Read the description. This is the fifth website listed by Google when searching on “Shroud of Turin:”
Should I not know much about the shroud, I might think this is the perfect website. After all, Google tells me historian.net is one of the most comprehensive resources on the Shroud of Turin.
NOT, as they say these days. This search engine result is simply a link to a reprint of an article by Jack Kilmon, published in three parts in The Glyph, the journal of The Archaeological Institute of America during late 1997 and early 1998. Knowing what we now know more than a decade later, the article is sorely out of date, incomplete and filled with errors.
Oh, and the claim that “[t]his is one of the most comprehensive resources” is a claim by Kilmon about Barrie Schwortz’ shroud.com website (which is true). Google has extracted these words completely out of context. Certainly Kilmon meant no such thing about his article on his historian.net website.
Sadly, this may be where some journalists and all manner of curious people get the authenticity side of the story; and it’s all because of the appearance of a claim by Google that this is the place to read up on the shroud. We are, after all, when reading stories in newspapers, still hearing about “Dr. Dimitri Kouznetsov of the Sedov Biopolymer Research Laboratory in Moscow” and his bogus, fraudulent science as though people who think that the shroud is real believe this crap.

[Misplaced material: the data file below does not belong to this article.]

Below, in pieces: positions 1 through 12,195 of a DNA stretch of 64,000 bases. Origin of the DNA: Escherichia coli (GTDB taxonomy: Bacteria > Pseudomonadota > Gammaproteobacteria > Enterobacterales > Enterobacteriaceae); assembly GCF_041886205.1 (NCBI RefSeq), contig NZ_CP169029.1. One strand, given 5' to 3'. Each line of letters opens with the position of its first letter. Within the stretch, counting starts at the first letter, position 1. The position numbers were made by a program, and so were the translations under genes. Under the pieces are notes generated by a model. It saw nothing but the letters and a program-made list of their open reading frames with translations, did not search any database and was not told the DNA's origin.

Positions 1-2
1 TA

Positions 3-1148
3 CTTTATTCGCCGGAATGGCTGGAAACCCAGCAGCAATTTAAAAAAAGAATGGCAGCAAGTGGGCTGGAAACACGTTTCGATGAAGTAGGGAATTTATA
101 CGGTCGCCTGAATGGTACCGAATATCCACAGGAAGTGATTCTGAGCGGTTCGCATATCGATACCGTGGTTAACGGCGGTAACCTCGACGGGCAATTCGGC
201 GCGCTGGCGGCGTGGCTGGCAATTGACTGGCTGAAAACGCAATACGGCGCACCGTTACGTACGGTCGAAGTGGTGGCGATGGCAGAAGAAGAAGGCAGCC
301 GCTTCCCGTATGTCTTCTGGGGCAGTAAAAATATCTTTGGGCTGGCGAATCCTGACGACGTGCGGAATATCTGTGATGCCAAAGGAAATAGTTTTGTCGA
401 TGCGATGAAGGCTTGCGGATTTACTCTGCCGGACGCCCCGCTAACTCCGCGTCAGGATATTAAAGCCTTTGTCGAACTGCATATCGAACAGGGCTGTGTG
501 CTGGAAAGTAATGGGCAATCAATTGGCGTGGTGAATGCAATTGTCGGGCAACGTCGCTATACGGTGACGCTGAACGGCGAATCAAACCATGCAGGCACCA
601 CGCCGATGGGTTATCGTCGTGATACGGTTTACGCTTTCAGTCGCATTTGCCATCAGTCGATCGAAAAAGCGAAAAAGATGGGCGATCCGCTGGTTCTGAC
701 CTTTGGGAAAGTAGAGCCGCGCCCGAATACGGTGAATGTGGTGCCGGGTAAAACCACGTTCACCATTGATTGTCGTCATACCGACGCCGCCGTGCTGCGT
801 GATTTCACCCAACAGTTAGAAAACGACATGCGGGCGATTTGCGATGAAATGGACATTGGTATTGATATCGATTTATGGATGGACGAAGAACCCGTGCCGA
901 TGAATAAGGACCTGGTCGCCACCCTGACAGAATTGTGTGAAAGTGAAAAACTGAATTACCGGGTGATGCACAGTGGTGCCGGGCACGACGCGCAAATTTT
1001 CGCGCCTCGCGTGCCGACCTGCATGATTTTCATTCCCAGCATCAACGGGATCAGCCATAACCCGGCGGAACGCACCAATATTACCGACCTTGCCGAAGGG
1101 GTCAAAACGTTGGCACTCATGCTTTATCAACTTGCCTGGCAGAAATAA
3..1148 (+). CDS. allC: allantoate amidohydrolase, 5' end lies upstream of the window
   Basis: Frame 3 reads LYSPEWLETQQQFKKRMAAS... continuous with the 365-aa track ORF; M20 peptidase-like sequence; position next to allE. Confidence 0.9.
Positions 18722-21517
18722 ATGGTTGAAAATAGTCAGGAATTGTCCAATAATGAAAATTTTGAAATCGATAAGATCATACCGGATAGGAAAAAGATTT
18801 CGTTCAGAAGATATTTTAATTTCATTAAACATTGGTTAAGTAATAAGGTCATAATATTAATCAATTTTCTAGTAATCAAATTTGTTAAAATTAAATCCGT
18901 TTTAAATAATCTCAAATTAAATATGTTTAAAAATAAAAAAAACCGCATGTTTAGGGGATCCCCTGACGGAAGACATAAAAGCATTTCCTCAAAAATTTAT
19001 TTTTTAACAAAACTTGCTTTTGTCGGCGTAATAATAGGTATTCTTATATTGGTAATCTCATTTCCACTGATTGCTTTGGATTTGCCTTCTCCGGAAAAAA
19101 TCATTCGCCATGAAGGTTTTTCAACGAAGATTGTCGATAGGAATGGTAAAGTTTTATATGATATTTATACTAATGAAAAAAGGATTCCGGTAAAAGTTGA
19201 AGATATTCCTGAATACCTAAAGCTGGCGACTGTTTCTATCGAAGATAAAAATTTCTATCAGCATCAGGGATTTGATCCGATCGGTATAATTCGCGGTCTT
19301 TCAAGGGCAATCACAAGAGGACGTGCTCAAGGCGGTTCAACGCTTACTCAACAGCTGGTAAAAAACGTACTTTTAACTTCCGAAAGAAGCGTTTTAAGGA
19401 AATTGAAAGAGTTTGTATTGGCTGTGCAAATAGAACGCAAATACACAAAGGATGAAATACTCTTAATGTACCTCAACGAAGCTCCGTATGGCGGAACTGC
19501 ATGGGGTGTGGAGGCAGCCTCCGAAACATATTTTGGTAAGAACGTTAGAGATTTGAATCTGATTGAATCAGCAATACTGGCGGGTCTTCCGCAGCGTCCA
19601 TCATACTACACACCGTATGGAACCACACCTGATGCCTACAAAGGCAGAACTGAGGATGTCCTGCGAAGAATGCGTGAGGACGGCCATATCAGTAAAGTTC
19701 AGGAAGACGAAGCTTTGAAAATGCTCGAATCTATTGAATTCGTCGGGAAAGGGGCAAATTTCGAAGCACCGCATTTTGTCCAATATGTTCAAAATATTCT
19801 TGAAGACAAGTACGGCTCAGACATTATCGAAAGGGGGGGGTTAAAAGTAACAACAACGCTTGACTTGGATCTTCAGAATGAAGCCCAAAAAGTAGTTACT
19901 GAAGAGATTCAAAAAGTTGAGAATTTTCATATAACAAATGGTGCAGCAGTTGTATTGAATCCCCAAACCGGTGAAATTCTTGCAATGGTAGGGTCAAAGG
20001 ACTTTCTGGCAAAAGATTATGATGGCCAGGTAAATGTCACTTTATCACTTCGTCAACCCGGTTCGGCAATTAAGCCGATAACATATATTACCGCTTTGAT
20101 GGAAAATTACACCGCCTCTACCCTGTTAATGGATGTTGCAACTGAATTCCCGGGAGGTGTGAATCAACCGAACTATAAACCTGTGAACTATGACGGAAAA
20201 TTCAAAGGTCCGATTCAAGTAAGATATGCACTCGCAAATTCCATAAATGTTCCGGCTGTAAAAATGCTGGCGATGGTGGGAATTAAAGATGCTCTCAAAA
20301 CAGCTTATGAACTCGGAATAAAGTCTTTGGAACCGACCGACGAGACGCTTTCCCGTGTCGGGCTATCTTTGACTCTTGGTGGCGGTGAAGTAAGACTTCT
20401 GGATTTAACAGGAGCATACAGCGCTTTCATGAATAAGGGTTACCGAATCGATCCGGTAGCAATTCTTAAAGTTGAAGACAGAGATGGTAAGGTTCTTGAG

BTW: The address of the Sedov Biopolymer Research Laboratory in Moscow is the same as Dimitri Kouznetsov’s residence. For a comprehensive article about him read, “The Amazing Dr Kouznetsov by William Meacham. It is about time for authors to annotate these once great historical papers with disclaimers and corrections.